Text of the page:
Price-based promotions of alcohol: Legislative consistencies and inconsistencies across the Australian retail, entertainment and media sectors

Publication Type:
Journal Article
International Journal of Drug Policy, 2015, 26 (5), pp. 522 - 530
Issue Date:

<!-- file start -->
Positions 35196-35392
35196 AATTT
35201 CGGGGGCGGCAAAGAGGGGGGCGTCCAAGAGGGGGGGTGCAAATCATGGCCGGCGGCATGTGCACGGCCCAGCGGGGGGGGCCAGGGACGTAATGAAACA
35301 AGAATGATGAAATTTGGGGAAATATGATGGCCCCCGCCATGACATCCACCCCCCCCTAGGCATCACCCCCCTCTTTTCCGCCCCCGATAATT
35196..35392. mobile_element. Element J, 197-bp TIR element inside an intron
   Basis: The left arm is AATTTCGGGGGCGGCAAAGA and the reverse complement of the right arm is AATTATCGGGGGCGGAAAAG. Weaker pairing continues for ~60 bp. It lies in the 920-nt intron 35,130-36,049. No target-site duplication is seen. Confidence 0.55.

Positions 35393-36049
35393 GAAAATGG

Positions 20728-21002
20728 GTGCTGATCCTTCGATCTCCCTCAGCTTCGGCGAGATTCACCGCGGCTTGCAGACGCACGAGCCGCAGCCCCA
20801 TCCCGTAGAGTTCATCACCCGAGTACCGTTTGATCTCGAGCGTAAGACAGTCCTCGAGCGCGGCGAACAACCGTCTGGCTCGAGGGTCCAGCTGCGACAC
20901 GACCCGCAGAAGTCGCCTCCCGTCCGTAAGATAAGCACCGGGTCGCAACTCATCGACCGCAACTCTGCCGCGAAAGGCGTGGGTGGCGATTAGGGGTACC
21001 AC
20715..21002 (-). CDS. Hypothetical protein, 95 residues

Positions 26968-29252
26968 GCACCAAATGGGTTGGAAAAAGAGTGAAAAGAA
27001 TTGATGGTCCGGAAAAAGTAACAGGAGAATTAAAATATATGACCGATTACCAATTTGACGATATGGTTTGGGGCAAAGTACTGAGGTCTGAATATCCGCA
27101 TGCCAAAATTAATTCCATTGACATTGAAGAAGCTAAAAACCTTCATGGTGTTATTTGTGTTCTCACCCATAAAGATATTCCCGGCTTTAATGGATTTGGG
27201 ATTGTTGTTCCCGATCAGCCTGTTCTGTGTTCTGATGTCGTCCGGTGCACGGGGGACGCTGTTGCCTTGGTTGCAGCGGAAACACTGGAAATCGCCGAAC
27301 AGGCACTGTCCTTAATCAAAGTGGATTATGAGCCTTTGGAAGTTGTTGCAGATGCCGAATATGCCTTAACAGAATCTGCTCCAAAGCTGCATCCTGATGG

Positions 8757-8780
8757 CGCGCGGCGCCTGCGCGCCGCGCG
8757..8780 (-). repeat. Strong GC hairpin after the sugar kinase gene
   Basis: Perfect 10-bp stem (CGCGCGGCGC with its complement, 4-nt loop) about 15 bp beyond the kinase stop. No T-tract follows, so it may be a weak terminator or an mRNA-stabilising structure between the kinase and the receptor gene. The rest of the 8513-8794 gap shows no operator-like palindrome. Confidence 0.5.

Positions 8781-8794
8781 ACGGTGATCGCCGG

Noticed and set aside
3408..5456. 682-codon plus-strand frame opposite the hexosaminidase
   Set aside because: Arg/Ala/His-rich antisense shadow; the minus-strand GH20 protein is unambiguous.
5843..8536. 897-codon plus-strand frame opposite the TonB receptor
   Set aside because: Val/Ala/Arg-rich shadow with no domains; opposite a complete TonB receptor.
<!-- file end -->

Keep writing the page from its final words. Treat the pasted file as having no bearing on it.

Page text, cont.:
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Background: Excessive alcohol consumption is a major public health issue internationally, with alcohol consumption being recognised as a leading cause of preventable illness and major social burden. To help ameliorate the risks and harms associated with alcohol consumption, all levels of governments have explored various legislative and regulatory provisions to support responsible alcohol consumption, service and promotion. Methods: In this article, using Australia as a case study, the legislative environment around responsible alcohol promotion and consumption across the Australian retail, entertainment and media sectors will be explored, with a focus on pricing and volume-based discounts. Results: Whilst the potential harm and effect of both the licensed and non-licensed sectors appears to be widely acknowledged as similar in both scope and size of effect, legislative protections overwhelmingly focus solely on reducing the risks associated with alcohol consumption in licensed premises. This article explores the legislative provisions around preventing excessive alcohol consumption through promotional and marketing activities, and notes that whilst the licensed premises sector is facing increasing legislative restrictions, the off-premises sector remains unregulated and in some cases has even had existing restrictions removed, despite forming an increasing part of the alcohol chain in Australia. Conclusion: There appear to be inconsistencies and regulatory gaps in relation to price-based and volume-based discount alcohol promotions. Regulatory loopholes allow the retail sector in particular to use discounted alcohol as a promotional tool, in a way that is inconsistent with the goals of public health alcohol legislation, and in a way which would be illegal in any other sector. There appears to be a compelling case for introducing new restrictions, or extending existing restrictions, on these forms of promotion across all sectors involved in alcohol promotion, and there is considerable evidence that there would be considerable public health benefit from doing so.
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